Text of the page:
One of my goals for the Abilipad app was to find a new, original logo. I chose the old logo from an image library, hoping to convey three ideas:
(1) the app is a specialized keyboard as demonstrated by the small square “keyboard keys”,
(2) that one could customize it as demonstrated by the different colors and sizes of the “keys”, and
(3) that it had speech-to-text, hence the speech bubble reference.
If you did not appreciate the depth of the logo prior to my explanation – I do understand. For most people, the logo conveyed that it was a communication app for non-verbal individuals. Although Abilipad can be used for text-based communication, that is not its primary mission.
So I set out to find a new logo – my favorite hunting ground was Dribbble. I loved designs that looked really simple, but upon closer inspection had a clever twist. Take a look at these genius works:
After an extensive search, I found Brian Cook. I explained that I needed to re-brand my existing logo. “It should be clever, strong, kid-friendly, superhero-ish, and most of all symbolize that it is a writing tool that uniquely enables one to create keyboards to fit a student’s exact needs.” Any reasonable person may have declined the contract at this point.
Brian quickly assembled four logo approaches:
An interesting email discussion ensued:
Cheryl: I like the 4th one, but don’t think it demonstrates anything about the app itself. Could we try something like this … (Honestly, I am too embarrassed to post my drawing, hence the “…”)
Brian: Before I try to render your example more cleanly, I wanted to share another variation that might convey the function of the app more simply. In this construction, the horizontal shadow forms a stylus (shaft and point) on the left, and a tablet on the right while also creating an “A”. This relies heavily on gestalt design, with the brain working to perceive meaning out of abstract shapes, and I think it would make a more compelling symbol for the applications you have in mind.
Cheryl: I think I have to forego some aesthetics in order to more clearly convey the function of the abilipad app.
Brian: Based on all of my experience and education about branding, literally illustrating the function of a product isn’t typically one of the purposes of a logo. If you think about the products you use (Google, FedEx, Apple, Toyota), almost none of them explicitly illustrate what their products do. That’s left to the other marketing materials: images, copy, video, etc. Instead, the brand is about creating something appealing and recognizable, something that communicates the spirit of the product or organization. You mentioned the kids you work with being excited about a logo that looks like something a superhero might wear. That’s a great example because when you think about superhero brands, they don’t have images of big muscles or utility belts; Superman has a stylized “S” in a shield that conveys a sense of strength and protection. Batman has the silhouette of a bat, a nocturnal animal that moves silently above the city.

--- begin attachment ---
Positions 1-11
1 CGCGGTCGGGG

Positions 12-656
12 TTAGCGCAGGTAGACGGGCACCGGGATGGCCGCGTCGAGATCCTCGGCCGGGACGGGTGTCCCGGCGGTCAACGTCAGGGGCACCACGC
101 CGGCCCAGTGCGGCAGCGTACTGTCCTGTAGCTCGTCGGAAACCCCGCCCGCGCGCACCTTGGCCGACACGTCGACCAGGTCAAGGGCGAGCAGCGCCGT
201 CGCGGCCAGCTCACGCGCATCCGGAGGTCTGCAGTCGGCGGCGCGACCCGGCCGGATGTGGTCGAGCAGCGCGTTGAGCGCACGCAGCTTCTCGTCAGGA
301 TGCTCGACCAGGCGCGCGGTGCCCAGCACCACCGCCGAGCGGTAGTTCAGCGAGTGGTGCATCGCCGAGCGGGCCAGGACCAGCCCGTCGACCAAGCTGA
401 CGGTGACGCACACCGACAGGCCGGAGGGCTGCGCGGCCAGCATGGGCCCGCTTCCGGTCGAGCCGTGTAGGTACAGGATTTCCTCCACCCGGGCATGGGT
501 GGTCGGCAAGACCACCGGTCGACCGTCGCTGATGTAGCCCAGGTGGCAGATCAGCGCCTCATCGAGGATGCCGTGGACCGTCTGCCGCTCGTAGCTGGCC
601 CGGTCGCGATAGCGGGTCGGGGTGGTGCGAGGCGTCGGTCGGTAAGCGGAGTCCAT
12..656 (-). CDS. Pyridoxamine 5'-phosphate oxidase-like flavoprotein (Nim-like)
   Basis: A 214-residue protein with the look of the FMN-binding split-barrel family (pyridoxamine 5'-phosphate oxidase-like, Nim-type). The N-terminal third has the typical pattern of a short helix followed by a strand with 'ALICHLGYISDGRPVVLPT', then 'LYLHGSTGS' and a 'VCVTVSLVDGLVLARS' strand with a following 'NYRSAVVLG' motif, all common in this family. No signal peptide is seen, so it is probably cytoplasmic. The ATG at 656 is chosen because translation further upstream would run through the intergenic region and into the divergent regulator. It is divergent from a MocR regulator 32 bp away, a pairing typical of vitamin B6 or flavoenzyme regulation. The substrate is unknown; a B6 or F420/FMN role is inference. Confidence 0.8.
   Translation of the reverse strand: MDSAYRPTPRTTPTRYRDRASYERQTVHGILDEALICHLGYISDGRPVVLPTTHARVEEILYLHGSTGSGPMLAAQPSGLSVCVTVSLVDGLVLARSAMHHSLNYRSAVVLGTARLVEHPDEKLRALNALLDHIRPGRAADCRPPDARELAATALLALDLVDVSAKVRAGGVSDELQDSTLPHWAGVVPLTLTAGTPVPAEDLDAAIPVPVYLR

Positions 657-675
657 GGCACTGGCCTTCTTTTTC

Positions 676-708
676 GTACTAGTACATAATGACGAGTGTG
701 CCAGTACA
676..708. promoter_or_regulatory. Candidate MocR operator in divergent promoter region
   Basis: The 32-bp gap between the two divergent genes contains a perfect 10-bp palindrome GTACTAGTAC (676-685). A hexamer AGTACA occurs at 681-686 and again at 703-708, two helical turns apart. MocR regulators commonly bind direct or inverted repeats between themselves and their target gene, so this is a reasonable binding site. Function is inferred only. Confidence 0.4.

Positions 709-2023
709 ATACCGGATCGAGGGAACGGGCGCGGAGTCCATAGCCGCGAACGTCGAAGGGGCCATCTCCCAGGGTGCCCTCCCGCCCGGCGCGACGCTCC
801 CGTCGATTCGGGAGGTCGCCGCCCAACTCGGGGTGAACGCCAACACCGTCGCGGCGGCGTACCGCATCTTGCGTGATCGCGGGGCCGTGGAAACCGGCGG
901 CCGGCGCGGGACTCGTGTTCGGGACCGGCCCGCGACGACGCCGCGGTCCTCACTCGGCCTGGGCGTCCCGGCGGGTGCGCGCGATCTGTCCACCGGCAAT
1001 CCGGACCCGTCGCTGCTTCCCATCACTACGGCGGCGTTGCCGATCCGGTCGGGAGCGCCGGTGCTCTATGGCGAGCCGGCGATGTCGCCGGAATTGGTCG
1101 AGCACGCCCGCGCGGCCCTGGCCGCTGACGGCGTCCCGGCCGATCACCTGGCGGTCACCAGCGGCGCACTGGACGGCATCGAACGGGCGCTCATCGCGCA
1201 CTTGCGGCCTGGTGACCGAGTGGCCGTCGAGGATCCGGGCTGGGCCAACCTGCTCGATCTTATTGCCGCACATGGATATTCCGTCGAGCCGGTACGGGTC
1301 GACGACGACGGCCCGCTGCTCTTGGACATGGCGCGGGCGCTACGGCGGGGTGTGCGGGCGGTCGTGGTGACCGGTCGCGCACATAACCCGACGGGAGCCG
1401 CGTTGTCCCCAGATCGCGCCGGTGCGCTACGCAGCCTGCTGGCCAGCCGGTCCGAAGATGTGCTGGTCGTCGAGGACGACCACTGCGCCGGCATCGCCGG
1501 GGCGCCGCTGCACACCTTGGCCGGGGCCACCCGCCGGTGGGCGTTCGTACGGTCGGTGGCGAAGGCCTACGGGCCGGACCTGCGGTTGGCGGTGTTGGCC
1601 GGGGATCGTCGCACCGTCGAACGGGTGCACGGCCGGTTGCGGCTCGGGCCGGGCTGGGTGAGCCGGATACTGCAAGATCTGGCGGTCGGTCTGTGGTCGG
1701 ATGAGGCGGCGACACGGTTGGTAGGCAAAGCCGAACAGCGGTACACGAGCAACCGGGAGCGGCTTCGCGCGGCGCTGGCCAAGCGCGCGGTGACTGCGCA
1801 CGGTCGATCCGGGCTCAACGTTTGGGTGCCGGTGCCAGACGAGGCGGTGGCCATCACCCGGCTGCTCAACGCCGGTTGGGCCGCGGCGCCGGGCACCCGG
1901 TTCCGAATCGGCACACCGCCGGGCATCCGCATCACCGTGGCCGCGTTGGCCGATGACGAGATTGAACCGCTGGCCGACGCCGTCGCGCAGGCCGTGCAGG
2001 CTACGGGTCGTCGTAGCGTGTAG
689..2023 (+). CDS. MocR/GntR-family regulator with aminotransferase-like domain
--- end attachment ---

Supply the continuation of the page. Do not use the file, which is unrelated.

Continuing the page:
Cheryl: Is there a way to make the pencil / A look “younger”? Would it work in a color?
Brian: I’ve tried rounding the corners and modifying the proportions so that the pencil + pad symbol is more apparent and the “A” slightly less apparent. I’ve also included some different styles and color variations that could be applied to this logo. What are your thoughts on this direction?
Cheryl: The yellowish one is a keeper. Really a winner!
So, next time you happen upon a logo – pause to consider that there may be more than meets the eye and that it may have taken a lot of thought, and even a little bit of crazy to get it just right!